"Clean energy means green jobs," Boxer said, citing a new report from the U.S. Conference of Mayors estimating that by 2038, another 4.2 million green jobs could be added to the economy.
Boxer also will propose a bill amending the Clean Air Act that directs the U.S. Environmental Protection Agency to set up a cap-and-trade system for greenhouse gases that meets the goals laid out by the president-elect.
"This bill will reflect the strong partnership we will have with the new administration, and will focus on achieving the emissions reductions needed while restoring the economy," said Boxer.
Boxer also announced her committee's first hearing in the 111th Congress. "The hearing will take place as soon as possible after we convene in January, and will be entitled "How Fighting Global Warming is Good for the Economy and Will Create Jobs," she said.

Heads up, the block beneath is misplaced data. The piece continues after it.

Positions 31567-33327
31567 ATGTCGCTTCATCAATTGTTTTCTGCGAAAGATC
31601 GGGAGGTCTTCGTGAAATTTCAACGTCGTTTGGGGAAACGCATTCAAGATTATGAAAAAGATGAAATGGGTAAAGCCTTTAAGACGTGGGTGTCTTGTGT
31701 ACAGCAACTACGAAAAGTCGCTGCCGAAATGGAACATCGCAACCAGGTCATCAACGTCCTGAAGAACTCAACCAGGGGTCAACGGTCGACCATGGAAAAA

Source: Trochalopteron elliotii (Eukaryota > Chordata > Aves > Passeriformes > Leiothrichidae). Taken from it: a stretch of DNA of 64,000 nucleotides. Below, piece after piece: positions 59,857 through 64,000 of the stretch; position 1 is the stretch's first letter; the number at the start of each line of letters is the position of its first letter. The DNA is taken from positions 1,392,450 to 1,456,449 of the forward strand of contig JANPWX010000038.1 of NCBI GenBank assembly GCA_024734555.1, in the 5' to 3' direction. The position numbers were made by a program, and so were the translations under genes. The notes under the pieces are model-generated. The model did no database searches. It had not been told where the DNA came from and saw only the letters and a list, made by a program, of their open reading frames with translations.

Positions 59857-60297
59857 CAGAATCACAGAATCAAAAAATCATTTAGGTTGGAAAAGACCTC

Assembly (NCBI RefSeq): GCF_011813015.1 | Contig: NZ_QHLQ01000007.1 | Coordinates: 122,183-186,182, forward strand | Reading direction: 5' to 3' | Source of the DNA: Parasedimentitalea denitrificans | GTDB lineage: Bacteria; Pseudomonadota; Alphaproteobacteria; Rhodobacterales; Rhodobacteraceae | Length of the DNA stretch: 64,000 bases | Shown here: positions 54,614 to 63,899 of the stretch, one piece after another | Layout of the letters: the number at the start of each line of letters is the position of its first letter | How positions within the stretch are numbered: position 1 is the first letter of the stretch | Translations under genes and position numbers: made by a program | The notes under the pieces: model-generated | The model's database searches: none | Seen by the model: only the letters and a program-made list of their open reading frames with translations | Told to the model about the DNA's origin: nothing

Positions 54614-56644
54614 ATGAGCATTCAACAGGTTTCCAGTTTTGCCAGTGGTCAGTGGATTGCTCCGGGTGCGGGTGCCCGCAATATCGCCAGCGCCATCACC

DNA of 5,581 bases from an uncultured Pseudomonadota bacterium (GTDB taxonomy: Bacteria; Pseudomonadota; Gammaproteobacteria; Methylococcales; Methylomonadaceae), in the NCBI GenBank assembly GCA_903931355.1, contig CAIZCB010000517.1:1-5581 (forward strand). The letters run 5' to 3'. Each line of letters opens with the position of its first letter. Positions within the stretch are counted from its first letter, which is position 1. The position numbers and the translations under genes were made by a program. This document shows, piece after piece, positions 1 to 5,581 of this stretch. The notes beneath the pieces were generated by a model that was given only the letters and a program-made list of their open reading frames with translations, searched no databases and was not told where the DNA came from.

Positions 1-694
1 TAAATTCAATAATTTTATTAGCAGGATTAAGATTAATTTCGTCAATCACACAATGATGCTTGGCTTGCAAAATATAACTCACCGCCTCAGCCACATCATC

Senate Democrats will have to contend with Republican Senator James Inhofe of Oklahoma, the ranking member of the Environment and Public Works Committee and a climate change denier. In his blog on the committee website, Inhofe claims that the planet is cooler now than when President George W. Bush took office and that Arctic ice is growing, not shrinking.
Over in the House of Representatives, the Democratic Caucus Thursday elected California Democrat Henry Waxman as chairman of the Committee on Energy and Commerce.
He replaces Michigan Congressman John Dingell, who has served for the past 28 years as chairman and ranking member of the committee. Dingell now will serve as chairman emeritus, but Waxman's ascendency marks a shift away from the influence of the Detroit auto industry and towards cleaner energy and climate concerns.
Waxman said, "Some of the most important challenges we face - energy, climate change, and health care - are under the jurisdiction of the Commerce Committee. In large measure, our success as Congress will depend on how the Commerce Committee performs."